UT Dallas Names Dr. Peter Pappas to Advisory Council of Green Center for the Study of Science and Society
Scientist Also To Serve As Adjunct Professor of Physics

The University of Texas at Dallas (UT Dallas) has appointed Dr. Peter Pappas, vice president and senior scientist of Science Applications International Corp. (SAIC), to the advisory council of the university’s Cecil and Ida Green Center for the Study of Science and Society. Pappas also was named an adjunct professor of physics at UT Dallas.

As a member of the advisory council, Pappas will advise the UT Dallas administration on the broad trends of national/international issues at the intersection of science, technology and social policy that are pertinent to the global mission of the Green Center and on the implications of these trends for prospective center programs.

Dr. Pappas received his doctorate degree in physics from the Massachusetts Institute of Technology in 1980 and joined SAIC in May 1993 after spending more than 15 years conducting and managing research in the federal government, industry and academia. His professional career has included such diverse fields as spectroscopy and ballistic missile defense technologies. His work in the latter area included a system requirements review of the Theater High Altitude Area Defense (THAAD) anti-missile system and a study of U.S. defenses against cruise missile attacks in the post-cold war environment. He has also participated in several studies for the Army’s Space and Missile Defense Command including an evaluation of the Navy Cooperative Engagement Capability (CEC) and mission analysis of Kwajalein Missile Range.

Dr. Pappas became the chief scientist of the Strategic Defense Command in 1987, which later was merged with the Army Space Command to become the Space and Strategic Defense Command. For more than five years, he provided scientific guidance and leadership and technical review of the Army’s diverse missile defense program. A major achievement during his tenure was the successful demonstration of “real-time” stereo processing of early warning satellite data to detect tactical ballistic missile launches. The project’s success has resulted in a joint Army and Navy acquisition program to field tactically deployable units and an Air Force program to produce a Continental U.S.-based central processor. Dr. Pappas represented the command and the Army on numerous boards and committees including several Defense and Army Science Boards.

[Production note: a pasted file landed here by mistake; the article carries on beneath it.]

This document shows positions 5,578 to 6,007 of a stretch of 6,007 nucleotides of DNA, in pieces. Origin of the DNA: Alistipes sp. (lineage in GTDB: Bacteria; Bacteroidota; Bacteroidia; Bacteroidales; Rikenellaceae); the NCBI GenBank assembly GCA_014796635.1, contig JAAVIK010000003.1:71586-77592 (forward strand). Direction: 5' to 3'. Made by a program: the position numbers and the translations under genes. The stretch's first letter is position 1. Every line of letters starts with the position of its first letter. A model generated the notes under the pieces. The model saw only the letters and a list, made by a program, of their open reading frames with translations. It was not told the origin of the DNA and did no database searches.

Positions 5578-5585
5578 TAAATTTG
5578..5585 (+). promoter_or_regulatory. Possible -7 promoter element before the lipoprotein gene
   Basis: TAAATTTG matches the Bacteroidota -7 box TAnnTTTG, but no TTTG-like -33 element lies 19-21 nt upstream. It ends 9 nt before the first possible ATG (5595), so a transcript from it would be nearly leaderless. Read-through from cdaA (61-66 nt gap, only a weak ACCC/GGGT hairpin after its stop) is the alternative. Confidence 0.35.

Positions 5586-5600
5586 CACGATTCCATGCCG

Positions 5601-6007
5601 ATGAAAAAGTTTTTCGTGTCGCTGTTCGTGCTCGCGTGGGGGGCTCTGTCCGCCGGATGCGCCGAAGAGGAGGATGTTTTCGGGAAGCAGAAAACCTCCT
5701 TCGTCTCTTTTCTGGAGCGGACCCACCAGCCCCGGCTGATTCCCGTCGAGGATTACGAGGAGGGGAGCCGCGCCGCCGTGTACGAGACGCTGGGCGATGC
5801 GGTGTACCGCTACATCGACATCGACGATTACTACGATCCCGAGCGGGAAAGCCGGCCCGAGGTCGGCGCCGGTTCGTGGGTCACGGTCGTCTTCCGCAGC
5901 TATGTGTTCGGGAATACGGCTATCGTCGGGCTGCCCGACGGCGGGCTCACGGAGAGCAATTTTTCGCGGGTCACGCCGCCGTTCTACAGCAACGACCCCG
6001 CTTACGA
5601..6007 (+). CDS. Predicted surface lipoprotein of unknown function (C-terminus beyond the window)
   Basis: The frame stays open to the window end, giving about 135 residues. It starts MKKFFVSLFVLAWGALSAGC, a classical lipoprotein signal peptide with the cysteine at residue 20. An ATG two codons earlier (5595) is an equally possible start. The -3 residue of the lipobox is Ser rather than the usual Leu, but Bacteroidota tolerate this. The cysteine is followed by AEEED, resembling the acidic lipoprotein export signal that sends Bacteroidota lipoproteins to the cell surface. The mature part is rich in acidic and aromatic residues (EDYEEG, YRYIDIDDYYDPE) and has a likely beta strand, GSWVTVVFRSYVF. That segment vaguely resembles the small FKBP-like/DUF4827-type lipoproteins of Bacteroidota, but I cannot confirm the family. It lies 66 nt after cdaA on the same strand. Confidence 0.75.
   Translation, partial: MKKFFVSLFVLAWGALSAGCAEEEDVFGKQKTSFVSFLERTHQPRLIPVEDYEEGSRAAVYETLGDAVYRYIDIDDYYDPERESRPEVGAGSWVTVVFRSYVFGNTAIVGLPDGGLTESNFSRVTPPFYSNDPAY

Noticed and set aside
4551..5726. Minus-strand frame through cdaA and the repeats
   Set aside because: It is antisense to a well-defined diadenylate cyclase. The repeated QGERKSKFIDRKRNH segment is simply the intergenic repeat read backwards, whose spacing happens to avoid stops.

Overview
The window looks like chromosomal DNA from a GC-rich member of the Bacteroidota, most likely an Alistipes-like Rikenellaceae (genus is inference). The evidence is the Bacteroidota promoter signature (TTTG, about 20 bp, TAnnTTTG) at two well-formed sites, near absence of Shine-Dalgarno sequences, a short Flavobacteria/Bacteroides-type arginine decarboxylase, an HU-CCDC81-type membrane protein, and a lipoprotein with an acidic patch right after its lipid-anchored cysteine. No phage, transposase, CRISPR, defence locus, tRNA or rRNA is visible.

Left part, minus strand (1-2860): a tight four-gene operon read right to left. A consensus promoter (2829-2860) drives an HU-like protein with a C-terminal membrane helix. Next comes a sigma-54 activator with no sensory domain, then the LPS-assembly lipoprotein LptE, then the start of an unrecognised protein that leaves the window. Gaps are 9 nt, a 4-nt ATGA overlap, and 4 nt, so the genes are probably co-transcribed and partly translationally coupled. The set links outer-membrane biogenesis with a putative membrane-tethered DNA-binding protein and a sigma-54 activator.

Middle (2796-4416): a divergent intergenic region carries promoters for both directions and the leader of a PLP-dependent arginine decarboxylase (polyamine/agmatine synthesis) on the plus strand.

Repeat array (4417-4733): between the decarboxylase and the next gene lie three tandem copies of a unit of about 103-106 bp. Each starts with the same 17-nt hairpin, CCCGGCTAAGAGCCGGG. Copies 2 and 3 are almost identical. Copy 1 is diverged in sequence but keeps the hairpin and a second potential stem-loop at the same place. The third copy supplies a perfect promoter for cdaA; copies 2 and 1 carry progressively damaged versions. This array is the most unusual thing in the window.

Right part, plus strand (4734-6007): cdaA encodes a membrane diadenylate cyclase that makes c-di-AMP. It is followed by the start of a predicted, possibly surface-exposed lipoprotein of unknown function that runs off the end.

“I am very excited about the appointment of Dr. Pappas,” said. UT Dallas Executive Vice President and Provost Hobson Wildenthal “His extensive experiences in science, in the corporate world and on defense technologies and issues will be of great benefit to our university and the Green Center.”

With the addition of Pappas, the advisory council has 11 members: Dr. K. Anthony Appiah, Department of Afro-American Studies, Harvard University; Dr. J. Cigarroa; Regina Montoya Coggins; Dr. John Diggens, Green College Advisory Board, University of British Columbia; George Ellis; Dr. Richardson Ericson, Chair of the Green College Advisory Board, the University of British Columbia; Sir John Hanson, Warden, Green College; Dr. John Meyer, Joint Center for Housing Studies, Harvard University; Dr. Hardy Murphy, Superintendent, Evanston-Skokie, District 65, and David Johnson.

About UT Dallas

The University of Texas at Dallas, located at the convergence of Richardson, Plano and Dallas in the heart of the complex of major multinational technology corporations known as the Telecom Corridor, enrolls approximately 6,500 undergraduate and 4,500 graduate students. The school’s freshman class traditionally stands at the forefront of Texas state universities in terms of average SAT scores. The university offers a broad assortment of bachelor’s, master’s and doctoral degree programs. For additional information about UT Dallas, please visit the university’s web site at

Media Contact: The Office of Media Relations, UT Dallas, (972) 883-2155, [email protected].